IT ENDED with four Wimbledon champions doing battle, the Centre Court’s affections split as a Murray brother and an ageing Swiss with a glittering collection of Grand Slam victories did battle.
Unlike the epic encounters of 2012, however, this time both could be winners as Andy’s big brother Jamie and Roger Federer’s compatriot, Martina Hingis, emerged triumphant from their clash with a popular pair of defending champions in Englishwoman Heather Watson and her Finnish partner Henri Kontinen.
This was a fine way for the older Murray to mark the 10th anniversary of beating his sibling to becoming a Wimbledon champion as he took his turn to play catch up by winning a second title at the All England Club. It would be unfair to describe him as having under-valued the previous achievement, but he was evidently more aware of the importance of winning the mixed doubles title than he had been in 2007.
Without the slightest disrespect towards Jelena Jankovic, that was surely informed by his awareness of his partner’s achievements, a woman who was herself marking a special anniversary with a full 20 years having elapsed since she won the women’s singles title in a season in which, as a 17-year-old, she came within a single match – when losing the final of the French Open – of a calendar year Grand Slam and who boasted a total haul of 22 previous Grand Slam title wins.
Murray admitted to taking a very different view of the invitation to play with Hingis than he might have had it come from anyone else, such was his determination to give his full attention to the men’s doubles and his bid to win the title he most covets.
Yet the extension of that invitation is also a measure of his standing in the sport, so much so that Hingis admitted to some rare nerves in making the approach and to having braced herself for possible disappointment.
“I was hoping that Wimbledon really is for every British player or for any tennis player, you want to win Wimbledon. I don’t take ‘no’ as an answer pretty much, but I would understand especially here, it’s always tough,” she said, though.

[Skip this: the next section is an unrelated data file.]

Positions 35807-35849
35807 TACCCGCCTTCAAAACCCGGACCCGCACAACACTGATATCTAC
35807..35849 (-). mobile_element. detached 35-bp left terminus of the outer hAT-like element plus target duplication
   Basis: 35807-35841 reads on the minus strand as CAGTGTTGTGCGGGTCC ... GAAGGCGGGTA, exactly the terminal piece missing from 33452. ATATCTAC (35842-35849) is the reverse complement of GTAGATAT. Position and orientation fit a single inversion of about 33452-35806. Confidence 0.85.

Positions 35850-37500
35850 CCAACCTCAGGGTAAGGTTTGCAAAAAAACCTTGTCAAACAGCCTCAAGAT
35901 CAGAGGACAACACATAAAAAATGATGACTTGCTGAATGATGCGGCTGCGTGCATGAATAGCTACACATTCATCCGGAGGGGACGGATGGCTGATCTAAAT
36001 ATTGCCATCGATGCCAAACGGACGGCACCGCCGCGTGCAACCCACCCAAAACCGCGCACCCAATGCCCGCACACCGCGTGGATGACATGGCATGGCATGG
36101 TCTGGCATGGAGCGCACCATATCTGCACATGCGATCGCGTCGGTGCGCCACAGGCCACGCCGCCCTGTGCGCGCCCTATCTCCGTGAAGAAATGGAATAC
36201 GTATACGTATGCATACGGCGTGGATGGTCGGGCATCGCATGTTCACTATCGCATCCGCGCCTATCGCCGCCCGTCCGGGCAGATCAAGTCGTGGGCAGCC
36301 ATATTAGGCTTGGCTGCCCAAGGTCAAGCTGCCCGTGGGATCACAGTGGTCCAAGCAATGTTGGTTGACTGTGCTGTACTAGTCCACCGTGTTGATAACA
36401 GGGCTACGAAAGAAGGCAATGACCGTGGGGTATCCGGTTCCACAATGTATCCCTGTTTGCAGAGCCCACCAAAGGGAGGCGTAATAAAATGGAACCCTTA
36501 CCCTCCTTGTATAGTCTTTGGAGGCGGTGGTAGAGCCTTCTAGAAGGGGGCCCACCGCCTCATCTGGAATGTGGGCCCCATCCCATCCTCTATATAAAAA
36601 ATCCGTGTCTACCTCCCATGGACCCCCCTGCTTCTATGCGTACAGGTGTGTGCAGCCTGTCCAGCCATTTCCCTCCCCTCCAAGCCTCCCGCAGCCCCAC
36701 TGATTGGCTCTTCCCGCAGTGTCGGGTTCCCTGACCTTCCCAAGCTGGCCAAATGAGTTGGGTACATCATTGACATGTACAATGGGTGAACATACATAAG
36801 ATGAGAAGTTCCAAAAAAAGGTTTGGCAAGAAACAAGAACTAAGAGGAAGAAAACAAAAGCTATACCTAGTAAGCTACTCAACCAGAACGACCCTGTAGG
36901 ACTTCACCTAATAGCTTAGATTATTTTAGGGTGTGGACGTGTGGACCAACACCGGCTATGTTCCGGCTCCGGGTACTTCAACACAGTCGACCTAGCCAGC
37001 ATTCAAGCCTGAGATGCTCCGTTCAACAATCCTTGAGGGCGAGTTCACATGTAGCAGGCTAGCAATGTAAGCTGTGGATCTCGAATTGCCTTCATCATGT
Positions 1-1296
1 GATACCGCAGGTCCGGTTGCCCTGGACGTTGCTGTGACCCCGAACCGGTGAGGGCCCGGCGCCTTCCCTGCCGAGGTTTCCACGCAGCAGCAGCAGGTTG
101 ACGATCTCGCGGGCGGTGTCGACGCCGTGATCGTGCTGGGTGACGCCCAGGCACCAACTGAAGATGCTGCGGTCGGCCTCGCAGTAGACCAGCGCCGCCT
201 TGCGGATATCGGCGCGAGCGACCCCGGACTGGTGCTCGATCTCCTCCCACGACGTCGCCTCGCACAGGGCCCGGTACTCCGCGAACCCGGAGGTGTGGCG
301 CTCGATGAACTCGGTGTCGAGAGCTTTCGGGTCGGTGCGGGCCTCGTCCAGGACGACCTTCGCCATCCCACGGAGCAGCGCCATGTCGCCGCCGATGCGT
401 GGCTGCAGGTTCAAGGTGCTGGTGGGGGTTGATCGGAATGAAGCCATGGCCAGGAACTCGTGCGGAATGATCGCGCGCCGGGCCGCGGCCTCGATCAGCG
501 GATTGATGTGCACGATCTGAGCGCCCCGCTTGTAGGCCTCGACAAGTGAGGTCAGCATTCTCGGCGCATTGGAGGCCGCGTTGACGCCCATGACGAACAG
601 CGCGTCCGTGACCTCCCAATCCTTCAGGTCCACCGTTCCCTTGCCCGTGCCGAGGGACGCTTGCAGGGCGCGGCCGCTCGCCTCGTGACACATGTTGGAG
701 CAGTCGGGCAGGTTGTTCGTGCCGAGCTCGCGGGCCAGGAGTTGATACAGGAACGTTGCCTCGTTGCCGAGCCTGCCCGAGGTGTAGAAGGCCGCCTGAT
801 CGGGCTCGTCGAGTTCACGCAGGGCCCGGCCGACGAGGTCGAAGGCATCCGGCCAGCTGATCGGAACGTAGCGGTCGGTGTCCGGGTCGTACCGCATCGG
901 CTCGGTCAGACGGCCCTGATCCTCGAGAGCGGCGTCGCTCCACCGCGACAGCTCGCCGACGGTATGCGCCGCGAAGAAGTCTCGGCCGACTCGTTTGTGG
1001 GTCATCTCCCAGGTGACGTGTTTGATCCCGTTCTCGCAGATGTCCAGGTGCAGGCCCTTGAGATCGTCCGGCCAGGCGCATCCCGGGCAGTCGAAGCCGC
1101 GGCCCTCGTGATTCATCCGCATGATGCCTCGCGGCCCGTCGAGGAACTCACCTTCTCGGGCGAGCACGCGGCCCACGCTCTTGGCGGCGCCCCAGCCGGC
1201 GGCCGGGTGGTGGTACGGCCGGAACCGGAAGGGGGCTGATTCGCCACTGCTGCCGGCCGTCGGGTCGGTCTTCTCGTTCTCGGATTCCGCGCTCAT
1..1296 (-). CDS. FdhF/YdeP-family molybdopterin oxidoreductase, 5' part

“I understand in the past guys would have said no because they really want to focus on doubles only because they play three-out-of-five sets. This is the only tournament that still does it. It’s definitely easier to ask somebody on the other three Grand Slams and not Wimbledon, but I definitely was hoping for a big yes (then) he left me hanging overnight. I was like, ‘Oh, my God, did he read it? Did he not?’”
Murray explained that he had not been playing hard to get, but had not received the message until the following morning and he had not had to give much thought to the reply.
“The doubles for me is obviously my biggest goal of the year. It’s going to take something pretty special to kind of maybe potentially take my eye off the ball with it, but it was a great opportunity. I mean, she’s won everything, won so many mixed as well. For me, it was kind of an easy decision,” he admitted.
She has now won one more thing after what proved a relaxing end to the tournament for the Centre Court crowd since they would clearly have been just as pleased had Watson been successful.
What they witnessed in the opening set was something of a traditional mixed doubles battle as the men held their serves with little in the way of alarm and the women struggled, both being broken first time around. The decisive moment arrived when, after Watson was broken a second time, Hingis managed to hold her serve.
Watson did produce a couple of memorable moments in that first set, sending a perfectly located 94 mph ace past Murray, then almost drilling a hole through him with a blistering ground stroke, but on that second occasion it merely provided him with the chance to demonstrate his remarkable reflexes as, while appearing to take evasive action, he somehow got enough racquet on the ball for it to drop over the net and win the point.
Murray was the dominant figure on court, duly serving out the set and, albeit he faced challenges in the shape of a couple of break points against him during the second of his service games in the second set, when Watson was broken and Hingis then held to love to make it 5-3, it was all on his racquet once again.
Once more he was tested as they fell 15-40 behind and also when a third break point was conceded after they got back to deuce, while Watson was horrified when she missed an easy overhead that would have earned a fourth, her worst fears confirmed when he then fired down a 106 mph serve that she could not return and a decade on he expressed his greater appreciation of what it means.
“Obviously it took me a long time to get a second one, but I really enjoyed the whole week,” he said. “It’s a great achievement. Any time you win a Grand Slam, get your name up on the board again, it’s there forever, no-one will take it away from you.”